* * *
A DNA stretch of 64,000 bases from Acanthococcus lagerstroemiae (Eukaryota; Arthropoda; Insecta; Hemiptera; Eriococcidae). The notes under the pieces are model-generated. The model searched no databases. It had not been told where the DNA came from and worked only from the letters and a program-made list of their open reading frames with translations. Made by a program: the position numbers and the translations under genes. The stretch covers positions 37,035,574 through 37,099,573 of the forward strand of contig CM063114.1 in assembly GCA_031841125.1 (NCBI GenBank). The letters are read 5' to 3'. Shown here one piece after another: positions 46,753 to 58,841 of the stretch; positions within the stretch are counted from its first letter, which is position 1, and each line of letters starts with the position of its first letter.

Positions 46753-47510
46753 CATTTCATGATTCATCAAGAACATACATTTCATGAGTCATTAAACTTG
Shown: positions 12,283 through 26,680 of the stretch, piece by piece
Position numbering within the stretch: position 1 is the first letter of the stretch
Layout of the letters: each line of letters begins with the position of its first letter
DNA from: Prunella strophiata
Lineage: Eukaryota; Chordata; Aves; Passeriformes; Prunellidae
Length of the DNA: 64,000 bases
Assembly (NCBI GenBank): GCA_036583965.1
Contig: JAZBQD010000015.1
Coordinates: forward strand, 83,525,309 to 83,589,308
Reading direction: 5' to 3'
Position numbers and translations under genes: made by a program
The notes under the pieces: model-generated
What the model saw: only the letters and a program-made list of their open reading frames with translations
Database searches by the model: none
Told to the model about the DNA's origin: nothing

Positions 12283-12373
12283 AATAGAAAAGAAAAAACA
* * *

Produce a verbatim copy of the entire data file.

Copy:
A DNA stretch of 64,000 bases from Acanthococcus lagerstroemiae (Eukaryota; Arthropoda; Insecta; Hemiptera; Eriococcidae). The notes under the pieces are model-generated. The model searched no databases. It had not been told where the DNA came from and worked only from the letters and a program-made list of their open reading frames with translations. Made by a program: the position numbers and the translations under genes. The stretch covers positions 37,035,574 through 37,099,573 of the forward strand of contig CM063114.1 in assembly GCA_031841125.1 (NCBI GenBank). The letters are read 5' to 3'. Shown here one piece after another: positions 46,753 to 58,841 of the stretch; positions within the stretch are counted from its first letter, which is position 1, and each line of letters starts with the position of its first letter.

Positions 46753-47510
46753 CATTTCATGATTCATCAAGAACATACATTTCATGAGTCATTAAACTTG
Shown: positions 12,283 through 26,680 of the stretch, piece by piece
Position numbering within the stretch: position 1 is the first letter of the stretch
Layout of the letters: each line of letters begins with the position of its first letter
DNA from: Prunella strophiata
Lineage: Eukaryota; Chordata; Aves; Passeriformes; Prunellidae
Length of the DNA: 64,000 bases
Assembly (NCBI GenBank): GCA_036583965.1
Contig: JAZBQD010000015.1
Coordinates: forward strand, 83,525,309 to 83,589,308
Reading direction: 5' to 3'
Position numbers and translations under genes: made by a program
The notes under the pieces: model-generated
What the model saw: only the letters and a program-made list of their open reading frames with translations
Database searches by the model: none
Told to the model about the DNA's origin: nothing

Positions 12283-12373
12283 AATAGAAAAGAAAAAACA